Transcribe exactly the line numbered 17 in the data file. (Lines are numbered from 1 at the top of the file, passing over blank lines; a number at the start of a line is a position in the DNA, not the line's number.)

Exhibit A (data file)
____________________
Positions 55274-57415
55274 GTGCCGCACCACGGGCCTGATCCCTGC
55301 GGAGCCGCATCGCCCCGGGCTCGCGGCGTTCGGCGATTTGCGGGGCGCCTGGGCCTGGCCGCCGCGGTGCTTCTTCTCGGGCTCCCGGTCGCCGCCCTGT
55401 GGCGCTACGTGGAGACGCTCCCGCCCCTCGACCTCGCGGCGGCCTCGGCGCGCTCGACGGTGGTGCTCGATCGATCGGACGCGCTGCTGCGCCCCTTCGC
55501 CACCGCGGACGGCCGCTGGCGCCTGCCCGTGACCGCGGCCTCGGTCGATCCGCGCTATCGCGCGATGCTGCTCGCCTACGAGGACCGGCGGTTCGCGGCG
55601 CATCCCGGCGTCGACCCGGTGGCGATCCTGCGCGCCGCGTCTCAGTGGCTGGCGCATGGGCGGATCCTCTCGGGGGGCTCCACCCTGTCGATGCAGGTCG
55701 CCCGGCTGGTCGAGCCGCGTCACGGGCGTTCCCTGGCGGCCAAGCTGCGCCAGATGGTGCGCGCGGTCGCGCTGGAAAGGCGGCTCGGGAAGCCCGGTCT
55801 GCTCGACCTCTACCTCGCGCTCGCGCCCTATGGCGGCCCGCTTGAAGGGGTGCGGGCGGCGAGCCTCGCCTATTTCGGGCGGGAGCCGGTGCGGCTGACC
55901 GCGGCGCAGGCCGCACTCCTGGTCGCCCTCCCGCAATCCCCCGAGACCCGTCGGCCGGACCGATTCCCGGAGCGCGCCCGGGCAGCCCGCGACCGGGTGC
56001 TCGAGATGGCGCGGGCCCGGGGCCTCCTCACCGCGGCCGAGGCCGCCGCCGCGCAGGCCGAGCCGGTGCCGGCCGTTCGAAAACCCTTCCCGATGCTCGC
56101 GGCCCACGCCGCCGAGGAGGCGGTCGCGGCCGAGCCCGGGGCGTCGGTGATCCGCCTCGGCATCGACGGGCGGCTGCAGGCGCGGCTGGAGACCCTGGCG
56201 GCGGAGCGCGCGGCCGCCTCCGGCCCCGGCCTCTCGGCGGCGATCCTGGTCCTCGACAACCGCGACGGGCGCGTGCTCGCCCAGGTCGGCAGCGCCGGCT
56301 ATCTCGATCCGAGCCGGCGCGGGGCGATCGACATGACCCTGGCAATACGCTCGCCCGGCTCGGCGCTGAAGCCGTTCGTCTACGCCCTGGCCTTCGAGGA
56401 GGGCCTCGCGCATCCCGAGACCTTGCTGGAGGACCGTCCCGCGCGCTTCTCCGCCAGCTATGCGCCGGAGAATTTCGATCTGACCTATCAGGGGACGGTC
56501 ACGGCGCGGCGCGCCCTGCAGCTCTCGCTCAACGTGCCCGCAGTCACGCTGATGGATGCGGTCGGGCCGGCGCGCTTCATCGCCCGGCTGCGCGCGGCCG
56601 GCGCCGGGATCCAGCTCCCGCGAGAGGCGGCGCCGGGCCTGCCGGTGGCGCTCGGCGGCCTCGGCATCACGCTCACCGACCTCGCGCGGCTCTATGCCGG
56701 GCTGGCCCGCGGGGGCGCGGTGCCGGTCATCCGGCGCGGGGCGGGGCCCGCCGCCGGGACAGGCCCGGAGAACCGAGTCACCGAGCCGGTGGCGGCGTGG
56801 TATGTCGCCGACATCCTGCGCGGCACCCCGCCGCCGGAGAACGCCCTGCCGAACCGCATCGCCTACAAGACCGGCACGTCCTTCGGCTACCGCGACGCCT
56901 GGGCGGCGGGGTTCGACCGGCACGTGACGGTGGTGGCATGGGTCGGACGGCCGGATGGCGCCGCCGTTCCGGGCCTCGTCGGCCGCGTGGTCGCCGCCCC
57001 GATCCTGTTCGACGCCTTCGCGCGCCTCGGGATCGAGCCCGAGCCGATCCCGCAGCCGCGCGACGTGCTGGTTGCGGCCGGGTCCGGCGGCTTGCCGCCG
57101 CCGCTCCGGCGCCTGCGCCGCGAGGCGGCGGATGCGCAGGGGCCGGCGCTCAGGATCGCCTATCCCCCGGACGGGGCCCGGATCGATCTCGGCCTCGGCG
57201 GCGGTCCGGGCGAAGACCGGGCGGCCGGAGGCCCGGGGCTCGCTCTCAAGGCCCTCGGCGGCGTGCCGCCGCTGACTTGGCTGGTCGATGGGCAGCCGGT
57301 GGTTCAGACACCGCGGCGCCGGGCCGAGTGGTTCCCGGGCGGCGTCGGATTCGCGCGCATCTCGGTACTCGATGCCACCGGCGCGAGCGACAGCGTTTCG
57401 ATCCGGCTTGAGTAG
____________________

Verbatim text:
56701 GCTGGCCCGCGGGGGCGCGGTGCCGGTCATCCGGCGCGGGGCGGGGCCCGCCGCCGGGACAGGCCCGGAGAACCGAGTCACCGAGCCGGTGGCGGCGTGG